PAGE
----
“What we have right now works very well,” he said. “The same could be said of Kodak though, which in its time was an industrial giant until the digital camera came along and wiped the business out.”
To prevent this kind of a future for MasterCard, the company works to nurture a creative culture through initiatives such as innovation forums, a drive for staff-submitted patents, and innovation express sessions.
There is also a big push to bring more females into STEM roles, McCarthy said. He spoke of Singapore where the firm supported the global organisation Women 2.0 with its local launch.
“We helped with the launch on our premises. Women 2.0 invited any guests that they wanted to, so the people that attended were external to MasterCard and our staff,” he said.
These same speakers were invited back at a later date to talk with the company’s employees, he added. “It’s actually very inspirational.”
When striving towards gender balance, McCarthy said that although MasterCard isn’t exactly where it wants to be with regards to gender equality, this is still something it is working hard on.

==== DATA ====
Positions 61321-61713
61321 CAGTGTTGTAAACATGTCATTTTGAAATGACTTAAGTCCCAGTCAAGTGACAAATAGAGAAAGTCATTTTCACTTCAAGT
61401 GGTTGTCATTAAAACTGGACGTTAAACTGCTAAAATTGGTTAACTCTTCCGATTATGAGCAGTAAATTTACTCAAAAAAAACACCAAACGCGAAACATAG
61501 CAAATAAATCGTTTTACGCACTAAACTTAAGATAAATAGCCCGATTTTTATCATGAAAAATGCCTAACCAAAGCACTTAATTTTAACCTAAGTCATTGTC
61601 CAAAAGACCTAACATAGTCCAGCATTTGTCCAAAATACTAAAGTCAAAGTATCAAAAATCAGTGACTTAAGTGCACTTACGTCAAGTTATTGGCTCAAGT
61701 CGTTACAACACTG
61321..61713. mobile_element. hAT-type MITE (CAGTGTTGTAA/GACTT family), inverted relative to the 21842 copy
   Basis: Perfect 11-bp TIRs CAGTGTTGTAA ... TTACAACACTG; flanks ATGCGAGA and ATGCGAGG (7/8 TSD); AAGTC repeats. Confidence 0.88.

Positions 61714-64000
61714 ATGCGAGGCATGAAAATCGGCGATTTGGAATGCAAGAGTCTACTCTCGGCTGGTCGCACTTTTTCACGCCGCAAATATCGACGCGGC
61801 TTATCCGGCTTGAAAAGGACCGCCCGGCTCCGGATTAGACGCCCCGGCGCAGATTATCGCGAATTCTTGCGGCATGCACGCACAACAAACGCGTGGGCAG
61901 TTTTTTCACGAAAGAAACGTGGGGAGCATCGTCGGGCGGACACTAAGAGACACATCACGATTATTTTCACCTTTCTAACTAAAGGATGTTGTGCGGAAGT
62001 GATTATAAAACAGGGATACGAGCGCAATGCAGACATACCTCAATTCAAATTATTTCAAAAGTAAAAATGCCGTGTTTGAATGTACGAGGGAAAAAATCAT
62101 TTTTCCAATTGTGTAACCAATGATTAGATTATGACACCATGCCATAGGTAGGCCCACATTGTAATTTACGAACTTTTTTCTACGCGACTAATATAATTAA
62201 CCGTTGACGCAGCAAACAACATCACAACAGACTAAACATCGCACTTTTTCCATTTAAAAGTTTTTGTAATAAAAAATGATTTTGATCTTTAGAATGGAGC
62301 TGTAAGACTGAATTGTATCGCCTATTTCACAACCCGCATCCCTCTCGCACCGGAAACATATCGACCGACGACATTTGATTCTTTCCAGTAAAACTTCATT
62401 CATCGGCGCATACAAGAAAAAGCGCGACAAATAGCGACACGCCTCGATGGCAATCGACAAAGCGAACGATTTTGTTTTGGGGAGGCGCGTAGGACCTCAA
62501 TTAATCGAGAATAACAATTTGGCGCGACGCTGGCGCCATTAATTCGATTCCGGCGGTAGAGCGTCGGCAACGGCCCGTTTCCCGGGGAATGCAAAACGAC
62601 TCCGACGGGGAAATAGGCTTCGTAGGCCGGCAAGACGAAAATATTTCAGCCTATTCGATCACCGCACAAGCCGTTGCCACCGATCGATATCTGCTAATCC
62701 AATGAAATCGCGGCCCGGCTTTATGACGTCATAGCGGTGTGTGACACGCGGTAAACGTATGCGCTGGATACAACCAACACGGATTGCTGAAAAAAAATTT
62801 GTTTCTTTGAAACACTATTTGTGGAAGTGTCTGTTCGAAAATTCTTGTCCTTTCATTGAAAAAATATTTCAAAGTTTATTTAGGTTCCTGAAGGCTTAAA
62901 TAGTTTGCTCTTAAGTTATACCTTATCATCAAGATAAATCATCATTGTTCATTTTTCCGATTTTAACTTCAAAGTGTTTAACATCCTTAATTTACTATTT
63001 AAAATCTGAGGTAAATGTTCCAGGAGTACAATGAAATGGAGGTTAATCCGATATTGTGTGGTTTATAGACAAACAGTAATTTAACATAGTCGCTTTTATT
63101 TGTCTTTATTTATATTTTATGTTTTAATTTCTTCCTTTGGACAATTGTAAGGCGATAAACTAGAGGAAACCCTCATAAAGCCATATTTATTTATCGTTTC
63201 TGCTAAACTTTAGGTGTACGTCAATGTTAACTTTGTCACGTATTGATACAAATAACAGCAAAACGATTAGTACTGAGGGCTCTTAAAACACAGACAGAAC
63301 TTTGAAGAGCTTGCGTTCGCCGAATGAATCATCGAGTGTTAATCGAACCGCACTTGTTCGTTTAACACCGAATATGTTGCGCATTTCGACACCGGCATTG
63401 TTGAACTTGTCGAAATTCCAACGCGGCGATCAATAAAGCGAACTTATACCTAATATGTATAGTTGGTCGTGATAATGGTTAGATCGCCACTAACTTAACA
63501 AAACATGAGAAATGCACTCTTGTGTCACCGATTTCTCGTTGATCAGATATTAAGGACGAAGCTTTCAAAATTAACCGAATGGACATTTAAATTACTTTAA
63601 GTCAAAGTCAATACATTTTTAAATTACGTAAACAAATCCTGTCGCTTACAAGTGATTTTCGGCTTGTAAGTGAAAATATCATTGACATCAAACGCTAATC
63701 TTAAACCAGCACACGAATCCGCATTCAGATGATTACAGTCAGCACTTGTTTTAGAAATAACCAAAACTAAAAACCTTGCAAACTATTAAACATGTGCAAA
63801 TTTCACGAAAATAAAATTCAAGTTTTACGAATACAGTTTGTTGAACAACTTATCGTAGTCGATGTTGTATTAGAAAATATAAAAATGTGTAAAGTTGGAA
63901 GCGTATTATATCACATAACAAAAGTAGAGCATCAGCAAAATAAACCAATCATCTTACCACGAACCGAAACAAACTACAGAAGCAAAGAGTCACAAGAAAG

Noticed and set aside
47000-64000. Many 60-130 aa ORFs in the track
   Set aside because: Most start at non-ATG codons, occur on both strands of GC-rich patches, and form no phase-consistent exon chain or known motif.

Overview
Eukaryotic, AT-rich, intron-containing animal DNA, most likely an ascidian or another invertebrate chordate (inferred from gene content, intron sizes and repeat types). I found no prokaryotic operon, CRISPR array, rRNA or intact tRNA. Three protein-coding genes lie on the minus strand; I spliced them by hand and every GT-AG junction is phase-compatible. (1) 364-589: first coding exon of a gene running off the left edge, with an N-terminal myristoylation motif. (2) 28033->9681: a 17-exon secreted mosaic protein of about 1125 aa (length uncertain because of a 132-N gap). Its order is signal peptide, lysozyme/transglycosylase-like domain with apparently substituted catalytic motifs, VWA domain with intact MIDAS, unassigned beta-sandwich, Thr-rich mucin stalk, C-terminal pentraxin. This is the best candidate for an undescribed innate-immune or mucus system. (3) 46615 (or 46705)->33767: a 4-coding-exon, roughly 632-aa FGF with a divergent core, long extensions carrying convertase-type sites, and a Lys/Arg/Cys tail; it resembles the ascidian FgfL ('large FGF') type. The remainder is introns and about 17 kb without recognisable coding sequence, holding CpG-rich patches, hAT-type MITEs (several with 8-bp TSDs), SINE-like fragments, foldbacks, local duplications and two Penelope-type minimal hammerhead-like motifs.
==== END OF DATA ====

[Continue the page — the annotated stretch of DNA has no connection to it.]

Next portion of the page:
“We focus quite strongly on that internally and externally.”
In the Asia-Pacific, about 43% of MasterCard’s workforce is female. This figure drops significantly though in areas such as the Middle East, India and Pakistan, he added.
He stressed though that the company aimed at providing meaningful careers to talented women who wished to develop themselves worldwide – even in more conservative regions.
“We can’t change a country’s culture, and nor should we. What we can do is provide opportunities for people who want to take a particular path,” he said.
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Although MasterCard is doing well in its global business efforts, Mike McCarthy, group head of HR for Asia-Pacific, Middle East and Africa, understands the dangers of resting on your laurels.